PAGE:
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Eur J Cancer. 1991;27 Suppl 4:S7-14.

Interferon alfa-2b in acute- and chronic-phase chronic myelogenous leukaemia: initial response and long-term results in 54 patients.

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  • 1Department of Internal Medicine, Städt. Krankenhaus, Dhünnberg, Germany.

Abstract

Fifty-four patients with Ph1-positive chronic myelogenous leukaemia (CML) (48 with chronic-phase and six acute-phase disease) were treated with interferon alfa-2b subcutaneously (s.c.). The starting dose was 4 million units (MU)/m2 body surface area daily. It was reduced in parallel with serially determined leucocyte counts, and minimal effective doses were given as maintenance after achieving remission. Haematological remissions were induced in 22 of the 48 patients (46%) with chronic-phase disease. Thirteen patients (27%) revealed partial haematological remission and another 13 no response to treatment. No complete remission could be induced, although minor or partial cytogenetic responses were seen in 16 patients (33%). Moreover, a bcr-abl reduction was detected on Southern blot analysis in two patients. In chronic-phase disease, results of treatment were influenced by elapsed time after diagnosis, extent of previous treatment and interferon dosage. No beneficial effects of interferon were detected in the six patients with acute-phase disease. Principal acute side effects were fever and flu-like symptoms at the beginning of the therapy, which usually subsided within 3-7 days. Chronic side effects, especially weakness and neuropathy, were less frequent but more severe and necessitated discontinuation of treatment in 10 patients. In summary, interferon alfa-2b seems to be an effective treatment in early chronic-phase CML. Long-term effects on the course of the disease, however, must be determined.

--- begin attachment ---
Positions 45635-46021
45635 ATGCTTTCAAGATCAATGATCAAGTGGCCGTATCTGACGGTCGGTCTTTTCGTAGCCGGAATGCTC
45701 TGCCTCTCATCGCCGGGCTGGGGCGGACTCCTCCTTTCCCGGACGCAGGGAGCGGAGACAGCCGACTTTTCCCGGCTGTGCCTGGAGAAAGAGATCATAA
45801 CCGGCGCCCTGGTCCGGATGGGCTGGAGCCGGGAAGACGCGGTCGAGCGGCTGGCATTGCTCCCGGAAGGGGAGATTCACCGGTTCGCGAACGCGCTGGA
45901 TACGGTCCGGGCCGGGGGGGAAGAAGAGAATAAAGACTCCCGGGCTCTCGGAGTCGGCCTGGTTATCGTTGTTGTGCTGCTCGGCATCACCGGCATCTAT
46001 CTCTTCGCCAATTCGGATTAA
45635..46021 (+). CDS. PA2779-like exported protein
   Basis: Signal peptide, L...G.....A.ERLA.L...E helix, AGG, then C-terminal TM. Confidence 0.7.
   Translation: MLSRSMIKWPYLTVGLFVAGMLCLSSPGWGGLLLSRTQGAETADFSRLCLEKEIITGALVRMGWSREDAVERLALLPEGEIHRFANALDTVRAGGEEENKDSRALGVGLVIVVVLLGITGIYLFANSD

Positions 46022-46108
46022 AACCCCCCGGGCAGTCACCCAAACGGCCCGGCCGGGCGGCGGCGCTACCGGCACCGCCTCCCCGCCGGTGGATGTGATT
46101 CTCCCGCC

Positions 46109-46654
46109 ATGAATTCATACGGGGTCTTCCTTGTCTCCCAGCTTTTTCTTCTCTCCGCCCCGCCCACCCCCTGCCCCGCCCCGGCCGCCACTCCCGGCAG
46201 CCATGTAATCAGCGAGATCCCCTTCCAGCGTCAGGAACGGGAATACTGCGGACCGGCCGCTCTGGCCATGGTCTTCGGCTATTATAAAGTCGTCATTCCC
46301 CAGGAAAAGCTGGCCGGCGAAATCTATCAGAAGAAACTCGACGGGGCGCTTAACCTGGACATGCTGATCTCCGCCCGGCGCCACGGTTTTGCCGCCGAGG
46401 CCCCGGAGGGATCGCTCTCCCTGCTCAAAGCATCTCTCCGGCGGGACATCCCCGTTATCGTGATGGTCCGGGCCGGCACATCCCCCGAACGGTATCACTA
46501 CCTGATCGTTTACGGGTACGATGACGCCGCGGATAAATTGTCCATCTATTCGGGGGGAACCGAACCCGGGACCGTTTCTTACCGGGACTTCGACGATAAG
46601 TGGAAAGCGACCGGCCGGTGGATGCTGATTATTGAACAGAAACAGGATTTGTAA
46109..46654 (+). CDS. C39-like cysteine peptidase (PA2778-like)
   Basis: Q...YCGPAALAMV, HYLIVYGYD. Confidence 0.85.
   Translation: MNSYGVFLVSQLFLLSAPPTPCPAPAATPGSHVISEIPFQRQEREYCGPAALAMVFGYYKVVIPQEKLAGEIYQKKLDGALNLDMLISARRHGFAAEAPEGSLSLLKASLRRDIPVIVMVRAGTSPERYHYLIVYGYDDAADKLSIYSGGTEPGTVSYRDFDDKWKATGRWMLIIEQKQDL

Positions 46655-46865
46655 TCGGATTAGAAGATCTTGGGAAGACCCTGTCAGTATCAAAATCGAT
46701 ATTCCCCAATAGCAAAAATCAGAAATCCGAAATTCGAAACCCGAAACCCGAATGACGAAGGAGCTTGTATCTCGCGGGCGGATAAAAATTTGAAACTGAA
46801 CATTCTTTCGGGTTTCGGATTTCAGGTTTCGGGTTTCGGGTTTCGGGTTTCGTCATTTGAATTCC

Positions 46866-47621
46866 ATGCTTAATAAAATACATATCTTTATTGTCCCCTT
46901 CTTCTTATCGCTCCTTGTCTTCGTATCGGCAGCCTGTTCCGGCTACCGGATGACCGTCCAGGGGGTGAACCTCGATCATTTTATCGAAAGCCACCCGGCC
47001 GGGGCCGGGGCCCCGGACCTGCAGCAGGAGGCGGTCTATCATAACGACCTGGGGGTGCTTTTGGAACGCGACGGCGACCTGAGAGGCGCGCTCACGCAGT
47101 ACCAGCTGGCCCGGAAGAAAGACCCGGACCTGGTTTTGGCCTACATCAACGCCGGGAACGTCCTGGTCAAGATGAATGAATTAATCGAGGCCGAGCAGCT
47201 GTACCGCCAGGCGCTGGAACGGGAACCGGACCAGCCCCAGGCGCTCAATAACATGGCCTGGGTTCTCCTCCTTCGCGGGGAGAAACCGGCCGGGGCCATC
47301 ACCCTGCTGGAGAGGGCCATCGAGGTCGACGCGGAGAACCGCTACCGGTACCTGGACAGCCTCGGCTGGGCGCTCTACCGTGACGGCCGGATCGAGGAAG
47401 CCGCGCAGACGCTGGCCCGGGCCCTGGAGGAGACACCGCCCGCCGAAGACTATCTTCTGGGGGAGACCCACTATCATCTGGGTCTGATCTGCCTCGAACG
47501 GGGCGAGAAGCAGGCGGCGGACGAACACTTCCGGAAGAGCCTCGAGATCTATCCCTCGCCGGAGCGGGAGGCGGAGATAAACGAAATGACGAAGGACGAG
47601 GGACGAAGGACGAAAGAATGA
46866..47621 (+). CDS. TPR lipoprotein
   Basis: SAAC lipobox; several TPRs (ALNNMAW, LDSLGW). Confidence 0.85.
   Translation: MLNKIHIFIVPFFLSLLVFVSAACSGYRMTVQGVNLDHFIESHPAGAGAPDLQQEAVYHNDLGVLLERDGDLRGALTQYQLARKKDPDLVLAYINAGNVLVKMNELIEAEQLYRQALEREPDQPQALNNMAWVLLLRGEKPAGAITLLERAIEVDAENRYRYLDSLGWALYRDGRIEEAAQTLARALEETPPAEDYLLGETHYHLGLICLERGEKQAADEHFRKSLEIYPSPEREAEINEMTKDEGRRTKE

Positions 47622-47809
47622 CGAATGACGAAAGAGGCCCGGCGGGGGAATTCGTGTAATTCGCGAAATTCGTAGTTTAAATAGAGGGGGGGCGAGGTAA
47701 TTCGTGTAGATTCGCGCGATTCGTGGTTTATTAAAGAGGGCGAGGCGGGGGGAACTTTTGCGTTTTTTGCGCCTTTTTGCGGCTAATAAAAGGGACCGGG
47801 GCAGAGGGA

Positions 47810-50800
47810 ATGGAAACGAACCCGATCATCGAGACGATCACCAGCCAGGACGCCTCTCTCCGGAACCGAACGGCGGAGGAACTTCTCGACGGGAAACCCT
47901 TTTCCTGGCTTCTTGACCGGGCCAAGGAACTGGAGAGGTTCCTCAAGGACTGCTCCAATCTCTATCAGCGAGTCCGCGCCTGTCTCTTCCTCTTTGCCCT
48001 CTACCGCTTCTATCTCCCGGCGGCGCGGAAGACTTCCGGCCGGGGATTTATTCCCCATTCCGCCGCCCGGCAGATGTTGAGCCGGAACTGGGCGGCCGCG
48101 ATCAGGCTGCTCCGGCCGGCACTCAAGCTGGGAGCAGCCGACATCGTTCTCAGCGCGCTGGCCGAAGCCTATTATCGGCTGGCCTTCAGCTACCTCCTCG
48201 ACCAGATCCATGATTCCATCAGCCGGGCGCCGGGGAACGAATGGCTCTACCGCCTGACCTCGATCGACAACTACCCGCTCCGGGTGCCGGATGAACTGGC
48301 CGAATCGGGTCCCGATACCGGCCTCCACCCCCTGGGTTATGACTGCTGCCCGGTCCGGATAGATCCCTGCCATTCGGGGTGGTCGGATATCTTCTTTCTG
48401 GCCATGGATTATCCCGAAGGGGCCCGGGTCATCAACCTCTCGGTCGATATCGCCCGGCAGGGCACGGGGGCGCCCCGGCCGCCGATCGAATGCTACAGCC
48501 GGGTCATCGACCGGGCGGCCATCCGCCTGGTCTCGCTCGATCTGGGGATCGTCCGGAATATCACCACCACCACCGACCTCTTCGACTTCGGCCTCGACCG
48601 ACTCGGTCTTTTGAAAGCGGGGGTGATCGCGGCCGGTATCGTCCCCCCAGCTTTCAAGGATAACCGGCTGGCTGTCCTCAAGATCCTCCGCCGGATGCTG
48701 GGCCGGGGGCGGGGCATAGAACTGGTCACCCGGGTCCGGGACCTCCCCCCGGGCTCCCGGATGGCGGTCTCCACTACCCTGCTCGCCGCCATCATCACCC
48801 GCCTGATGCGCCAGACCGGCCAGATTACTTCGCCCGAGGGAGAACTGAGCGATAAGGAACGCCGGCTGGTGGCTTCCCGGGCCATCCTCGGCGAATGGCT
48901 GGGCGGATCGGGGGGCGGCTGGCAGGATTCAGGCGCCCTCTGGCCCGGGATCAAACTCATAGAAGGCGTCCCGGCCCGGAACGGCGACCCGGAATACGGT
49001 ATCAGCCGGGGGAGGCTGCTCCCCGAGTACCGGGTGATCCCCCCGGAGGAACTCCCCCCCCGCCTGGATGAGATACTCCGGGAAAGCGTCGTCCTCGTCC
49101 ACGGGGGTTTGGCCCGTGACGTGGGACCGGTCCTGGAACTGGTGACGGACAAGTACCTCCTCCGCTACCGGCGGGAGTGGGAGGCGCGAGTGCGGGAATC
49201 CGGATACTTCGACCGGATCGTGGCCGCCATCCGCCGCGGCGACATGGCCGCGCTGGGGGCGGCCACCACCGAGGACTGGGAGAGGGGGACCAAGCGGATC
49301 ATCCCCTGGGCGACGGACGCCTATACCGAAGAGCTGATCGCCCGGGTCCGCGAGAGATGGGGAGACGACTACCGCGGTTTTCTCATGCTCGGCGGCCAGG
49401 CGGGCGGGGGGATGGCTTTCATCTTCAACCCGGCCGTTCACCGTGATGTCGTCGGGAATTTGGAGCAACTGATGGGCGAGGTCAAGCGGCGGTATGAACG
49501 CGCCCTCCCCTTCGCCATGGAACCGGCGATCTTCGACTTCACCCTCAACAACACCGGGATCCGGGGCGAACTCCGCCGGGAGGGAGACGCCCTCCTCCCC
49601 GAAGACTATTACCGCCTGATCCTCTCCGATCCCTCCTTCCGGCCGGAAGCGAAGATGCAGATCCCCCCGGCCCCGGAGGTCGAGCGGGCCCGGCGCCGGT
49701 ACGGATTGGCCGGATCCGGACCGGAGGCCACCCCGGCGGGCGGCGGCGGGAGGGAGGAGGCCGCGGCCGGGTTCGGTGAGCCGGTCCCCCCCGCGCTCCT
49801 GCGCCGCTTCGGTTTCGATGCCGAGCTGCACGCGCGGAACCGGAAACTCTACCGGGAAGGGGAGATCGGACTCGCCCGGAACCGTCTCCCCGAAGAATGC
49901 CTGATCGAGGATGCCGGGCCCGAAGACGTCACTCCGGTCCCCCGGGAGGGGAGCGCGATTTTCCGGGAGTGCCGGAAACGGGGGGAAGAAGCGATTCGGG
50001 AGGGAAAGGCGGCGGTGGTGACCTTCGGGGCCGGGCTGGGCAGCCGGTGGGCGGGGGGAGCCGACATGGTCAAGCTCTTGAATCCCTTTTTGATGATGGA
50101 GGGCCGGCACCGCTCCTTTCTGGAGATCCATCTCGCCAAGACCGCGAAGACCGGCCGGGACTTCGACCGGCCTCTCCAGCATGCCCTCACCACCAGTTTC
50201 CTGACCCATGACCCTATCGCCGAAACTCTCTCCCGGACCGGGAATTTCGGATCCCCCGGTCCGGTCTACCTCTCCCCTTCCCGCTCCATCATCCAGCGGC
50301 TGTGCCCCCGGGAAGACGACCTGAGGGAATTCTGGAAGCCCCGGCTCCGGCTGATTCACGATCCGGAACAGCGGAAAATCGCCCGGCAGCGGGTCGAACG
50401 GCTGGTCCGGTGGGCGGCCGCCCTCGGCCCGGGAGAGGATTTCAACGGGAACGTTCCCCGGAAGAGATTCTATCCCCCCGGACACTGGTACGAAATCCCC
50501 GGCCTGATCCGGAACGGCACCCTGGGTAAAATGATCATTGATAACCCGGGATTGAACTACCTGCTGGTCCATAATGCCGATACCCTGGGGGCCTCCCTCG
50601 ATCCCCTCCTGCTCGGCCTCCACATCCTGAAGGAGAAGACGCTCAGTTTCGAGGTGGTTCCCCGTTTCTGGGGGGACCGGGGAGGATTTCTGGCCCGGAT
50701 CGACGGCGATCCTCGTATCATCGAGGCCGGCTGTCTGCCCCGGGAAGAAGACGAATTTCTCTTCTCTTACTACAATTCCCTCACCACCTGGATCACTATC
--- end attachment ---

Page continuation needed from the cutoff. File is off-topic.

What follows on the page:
PMID:
1799485
[PubMed - indexed for MEDLINE]
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